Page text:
(607g) Polymer-Induced Liposome Aggregation: Toward the Application of Naked-Eye Bio-Detection | AIChE

(607g) Polymer-Induced Liposome Aggregation: Toward the Application of Naked-Eye Bio-Detection


Xia, Y. - Presenter, University of Connecticut
Jang, H. S., University of Connecticut
Nieh, M. P., University of Connecticut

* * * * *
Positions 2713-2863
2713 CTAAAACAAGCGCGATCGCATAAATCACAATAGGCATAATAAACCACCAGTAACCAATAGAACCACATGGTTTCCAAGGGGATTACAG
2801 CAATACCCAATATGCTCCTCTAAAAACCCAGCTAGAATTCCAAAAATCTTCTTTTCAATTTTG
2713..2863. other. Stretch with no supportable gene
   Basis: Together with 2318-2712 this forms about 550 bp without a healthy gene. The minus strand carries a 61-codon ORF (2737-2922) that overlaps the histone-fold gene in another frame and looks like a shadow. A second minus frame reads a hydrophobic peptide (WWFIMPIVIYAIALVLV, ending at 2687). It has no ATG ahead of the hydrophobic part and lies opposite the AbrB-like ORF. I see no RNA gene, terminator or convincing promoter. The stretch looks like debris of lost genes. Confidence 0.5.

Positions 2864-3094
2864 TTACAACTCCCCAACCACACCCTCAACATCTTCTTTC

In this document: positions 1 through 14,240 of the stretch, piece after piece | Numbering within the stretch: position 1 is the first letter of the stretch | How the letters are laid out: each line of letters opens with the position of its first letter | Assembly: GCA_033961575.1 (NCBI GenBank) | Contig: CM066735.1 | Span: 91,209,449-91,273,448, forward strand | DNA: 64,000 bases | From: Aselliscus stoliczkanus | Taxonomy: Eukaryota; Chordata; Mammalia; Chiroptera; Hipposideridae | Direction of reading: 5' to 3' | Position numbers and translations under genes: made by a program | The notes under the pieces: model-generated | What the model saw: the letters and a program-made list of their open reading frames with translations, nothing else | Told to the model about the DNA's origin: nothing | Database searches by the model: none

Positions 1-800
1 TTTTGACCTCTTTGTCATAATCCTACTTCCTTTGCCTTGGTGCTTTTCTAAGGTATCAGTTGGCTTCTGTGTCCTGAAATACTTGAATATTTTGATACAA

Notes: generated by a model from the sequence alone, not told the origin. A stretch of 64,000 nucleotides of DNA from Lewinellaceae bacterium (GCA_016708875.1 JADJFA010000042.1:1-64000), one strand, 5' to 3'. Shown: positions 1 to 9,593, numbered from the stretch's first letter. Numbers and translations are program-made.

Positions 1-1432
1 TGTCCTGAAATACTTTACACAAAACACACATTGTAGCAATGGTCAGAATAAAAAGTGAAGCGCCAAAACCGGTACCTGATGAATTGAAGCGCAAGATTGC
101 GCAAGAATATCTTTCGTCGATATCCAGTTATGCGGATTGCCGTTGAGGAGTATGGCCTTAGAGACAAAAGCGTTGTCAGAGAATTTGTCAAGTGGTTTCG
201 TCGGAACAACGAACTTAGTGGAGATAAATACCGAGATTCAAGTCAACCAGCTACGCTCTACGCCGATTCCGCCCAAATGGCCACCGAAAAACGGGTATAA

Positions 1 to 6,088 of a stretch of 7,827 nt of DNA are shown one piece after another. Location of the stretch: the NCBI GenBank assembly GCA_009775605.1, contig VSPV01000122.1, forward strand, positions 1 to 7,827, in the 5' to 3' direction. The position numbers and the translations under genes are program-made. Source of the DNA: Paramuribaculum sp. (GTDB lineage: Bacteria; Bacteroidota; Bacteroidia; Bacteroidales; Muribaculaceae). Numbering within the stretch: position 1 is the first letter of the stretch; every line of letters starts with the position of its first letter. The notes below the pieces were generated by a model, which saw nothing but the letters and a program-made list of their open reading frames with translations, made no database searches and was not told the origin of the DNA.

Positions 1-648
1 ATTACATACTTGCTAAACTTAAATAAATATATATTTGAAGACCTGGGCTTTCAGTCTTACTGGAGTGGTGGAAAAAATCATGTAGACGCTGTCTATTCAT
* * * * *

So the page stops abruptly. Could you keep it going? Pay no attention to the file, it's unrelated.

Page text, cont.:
Signal amplification has been one of the important issues for detecting proteins or pathogens at low concentration regime. Here, we investigate a liposome clustering process induced by an amphiphilic triblock copolymer through hydrophobic interactions. The clustering is visible and thus can be used as an amplification platform for naked-eye detection. In this study, the liposomes are composed of dipalmitoylphosphatidylcholine (DPPC, di-C16) and dihexanoylphosphatidylcholine (DHPC, di-C6) induced by triblock copolymer linkers, (propylene glycol)m â?? (ethylene glycol)n â?? (propylene glycol)m (POm â?? EOn â?? POm, reverse pluronic copolymers). The aggregation occurs when the two PPO hydrophobic blocks insert in the bilayers of different liposome resulting in a liposomal clusters. The clustering is presumably facilitated by the mismatch of acyl chain between DPPC and DHPC, as evident in the rapid increase of UV absorption and hydrodynamic radius (RH). In contrast, the clustering of DPPC liposomes is hardly observed in the presence of polymer linkers. The experimental results are further corroborated by the simulation work, indicating that less energy is required for the polymer insertion into the interfaces between DPPC and DHPC compared to the pure DPPC regime. Moreover, we observed distinct aggregation kinetics between polymer linkers with different hydrophobicity. Specifically, increase of the polymer concentration leads to more obvious clusters for the relatively hydrophilic polymer linker (PO14 â?? EO24 â?? PO14), but inhibits the aggregation for hydrophobic polymer linkers (i.e. PO25 â?? EO7 â?? PO25 and PO26 â?? EO20 â?? PO26). This phenomenon is explained by the mechanism that the hydrophobic polymers strongly anchor at and fast occupy the â??activeâ? (DHPC-rich) sites of bilayer compared to the hydrophilic ones, whose hydrophobic PPO may frequently associate with and dissociate from the â??activeâ? sites, enhancing the stringing process between liposomes.